A gemstone that fascinates all that behold her.
An electrifying green coloured Tourmaline whose vivid saturation makes the gem a favourite with collectors and connoisseurs alike.
Similar to Emerald and Chrome Diopside (also known as Russian Diopside) Chrome Tourmaline receives its colour from the presence of chromium (and to a small extent traces of vanadium, similar to some Emeralds).
Most Green Tourmalines you will see are from the elbaite family within the Tourmaline group. Although Green Tourmaline per se is not as rare as other colours of Tourmaline such as red (known as Rubellite) and blue (called Indicolite), Chrome Tourmaline from the dravite part of the Tourmaline family is incredibly rare.
Just like valuing Emeralds, the more pure the green hue is, the more valuable the gem becomes, but also like Emeralds there is normally either a slight hue of blue or yellow witnessed. This of course is not surprising when you understand that Tourmaline is the most dichroic of all gemstones. As with Blue Tourmaline, Chrome Tourmaline is a real outdoor kind of gemstone. Indoors its colour tends to close up and the gem loses a little of its diaphaneity, but once in incandescent light its vivid colour explodes and its transparency opens up.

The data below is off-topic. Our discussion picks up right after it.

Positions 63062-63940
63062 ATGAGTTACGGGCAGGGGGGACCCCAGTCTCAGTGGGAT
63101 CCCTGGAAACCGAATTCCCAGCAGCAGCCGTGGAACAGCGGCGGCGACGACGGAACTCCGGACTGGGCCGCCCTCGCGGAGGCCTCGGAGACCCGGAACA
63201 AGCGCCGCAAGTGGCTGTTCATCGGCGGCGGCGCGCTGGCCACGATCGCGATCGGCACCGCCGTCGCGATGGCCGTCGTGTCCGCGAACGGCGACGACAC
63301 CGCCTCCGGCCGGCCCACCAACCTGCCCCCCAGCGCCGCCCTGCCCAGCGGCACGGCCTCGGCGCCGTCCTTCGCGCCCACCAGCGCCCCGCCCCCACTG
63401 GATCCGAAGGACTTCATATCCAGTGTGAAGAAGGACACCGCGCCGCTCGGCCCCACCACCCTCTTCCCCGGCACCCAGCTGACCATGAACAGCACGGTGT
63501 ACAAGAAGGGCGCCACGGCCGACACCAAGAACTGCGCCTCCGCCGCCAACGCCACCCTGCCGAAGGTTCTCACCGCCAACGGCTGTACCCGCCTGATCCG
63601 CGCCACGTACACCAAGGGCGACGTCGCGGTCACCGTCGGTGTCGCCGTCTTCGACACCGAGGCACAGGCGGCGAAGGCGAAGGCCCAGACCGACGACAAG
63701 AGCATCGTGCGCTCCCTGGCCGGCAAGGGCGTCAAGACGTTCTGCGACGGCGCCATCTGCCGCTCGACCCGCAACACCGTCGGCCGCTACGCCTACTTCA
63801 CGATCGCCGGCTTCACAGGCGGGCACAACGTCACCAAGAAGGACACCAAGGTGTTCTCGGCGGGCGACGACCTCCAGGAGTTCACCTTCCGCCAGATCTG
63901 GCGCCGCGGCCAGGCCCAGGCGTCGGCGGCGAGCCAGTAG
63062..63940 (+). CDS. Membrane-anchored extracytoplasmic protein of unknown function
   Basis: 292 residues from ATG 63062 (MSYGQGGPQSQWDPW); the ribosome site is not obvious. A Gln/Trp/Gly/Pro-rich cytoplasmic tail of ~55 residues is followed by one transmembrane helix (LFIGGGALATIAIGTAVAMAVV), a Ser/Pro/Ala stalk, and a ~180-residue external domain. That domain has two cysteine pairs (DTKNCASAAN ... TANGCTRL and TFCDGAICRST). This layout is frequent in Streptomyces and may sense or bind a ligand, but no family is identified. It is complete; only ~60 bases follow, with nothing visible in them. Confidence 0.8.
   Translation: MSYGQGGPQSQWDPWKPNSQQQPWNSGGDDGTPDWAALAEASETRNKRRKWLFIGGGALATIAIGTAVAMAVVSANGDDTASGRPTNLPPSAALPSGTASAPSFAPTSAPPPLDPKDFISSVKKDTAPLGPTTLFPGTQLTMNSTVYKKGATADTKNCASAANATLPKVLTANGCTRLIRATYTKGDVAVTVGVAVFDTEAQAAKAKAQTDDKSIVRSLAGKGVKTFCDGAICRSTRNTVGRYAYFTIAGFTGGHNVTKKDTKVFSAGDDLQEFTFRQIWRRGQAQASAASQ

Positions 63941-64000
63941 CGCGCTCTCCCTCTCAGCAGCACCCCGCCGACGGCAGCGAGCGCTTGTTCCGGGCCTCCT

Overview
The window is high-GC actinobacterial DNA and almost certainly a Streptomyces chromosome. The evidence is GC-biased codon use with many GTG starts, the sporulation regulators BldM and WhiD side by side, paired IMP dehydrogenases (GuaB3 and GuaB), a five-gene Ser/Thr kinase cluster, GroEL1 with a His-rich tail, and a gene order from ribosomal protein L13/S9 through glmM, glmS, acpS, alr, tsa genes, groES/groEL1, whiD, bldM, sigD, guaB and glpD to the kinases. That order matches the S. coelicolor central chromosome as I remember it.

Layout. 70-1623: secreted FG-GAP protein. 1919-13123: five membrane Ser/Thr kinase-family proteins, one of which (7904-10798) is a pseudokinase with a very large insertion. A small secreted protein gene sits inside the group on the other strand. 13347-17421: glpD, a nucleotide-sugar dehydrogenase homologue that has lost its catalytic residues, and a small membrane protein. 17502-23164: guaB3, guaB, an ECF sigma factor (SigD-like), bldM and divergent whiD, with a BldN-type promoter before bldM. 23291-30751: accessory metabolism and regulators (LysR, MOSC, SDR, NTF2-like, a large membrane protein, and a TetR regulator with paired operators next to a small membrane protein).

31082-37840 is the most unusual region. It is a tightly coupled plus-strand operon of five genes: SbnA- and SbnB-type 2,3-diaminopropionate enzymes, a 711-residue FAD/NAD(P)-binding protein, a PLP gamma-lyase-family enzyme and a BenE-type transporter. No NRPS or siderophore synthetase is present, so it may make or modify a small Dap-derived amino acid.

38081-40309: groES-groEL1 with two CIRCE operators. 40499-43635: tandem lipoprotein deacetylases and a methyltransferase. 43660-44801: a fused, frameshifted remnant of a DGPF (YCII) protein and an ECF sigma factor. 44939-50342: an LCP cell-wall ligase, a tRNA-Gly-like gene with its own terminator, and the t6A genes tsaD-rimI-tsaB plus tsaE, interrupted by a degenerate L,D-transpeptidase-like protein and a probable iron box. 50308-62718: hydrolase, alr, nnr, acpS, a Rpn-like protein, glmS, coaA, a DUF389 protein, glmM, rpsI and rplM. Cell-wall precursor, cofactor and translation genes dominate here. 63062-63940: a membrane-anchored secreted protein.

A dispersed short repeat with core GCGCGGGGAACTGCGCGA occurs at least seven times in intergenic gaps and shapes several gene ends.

In terms of carat weight, most pieces are less than half a carat in weight and on the odd occasion a piece is over one carat, the demand in the market, especially from collectors is so high, that the gem can demand a premium often similar to that of Indicolite and fine quality Rubellite.
The gem’s vivid colour is provided by the presence of the element chromium, however in pieces where there is a slight greyish mask diminishing the impressive level of the gems colour saturation, it is normally caused by either too high a concentration of either chromium or vanadium.
So what is the difference between Is your gem Green Tourmaline or Chrome Tourmaline and how can you tell the difference? Well, the answer is surprisingly simple. Regular Green Tourmaline receives its colour from the presence of iron and Chrome Tourmaline, as already mentioned, receives its vivid colour from traces of chromium. If you own a green Tourmaline and want to discover if its colour is attributable to chrome or iron, then simply purchase a Chelsea Filter (see separate feature). As you view your gem through it, if it contains chromium you will see flashes of red, if your gem is coloured by iron then your gem’s colour will remain unchanged.
Chrome Tourmaline has so far only been discovered in Tanzania.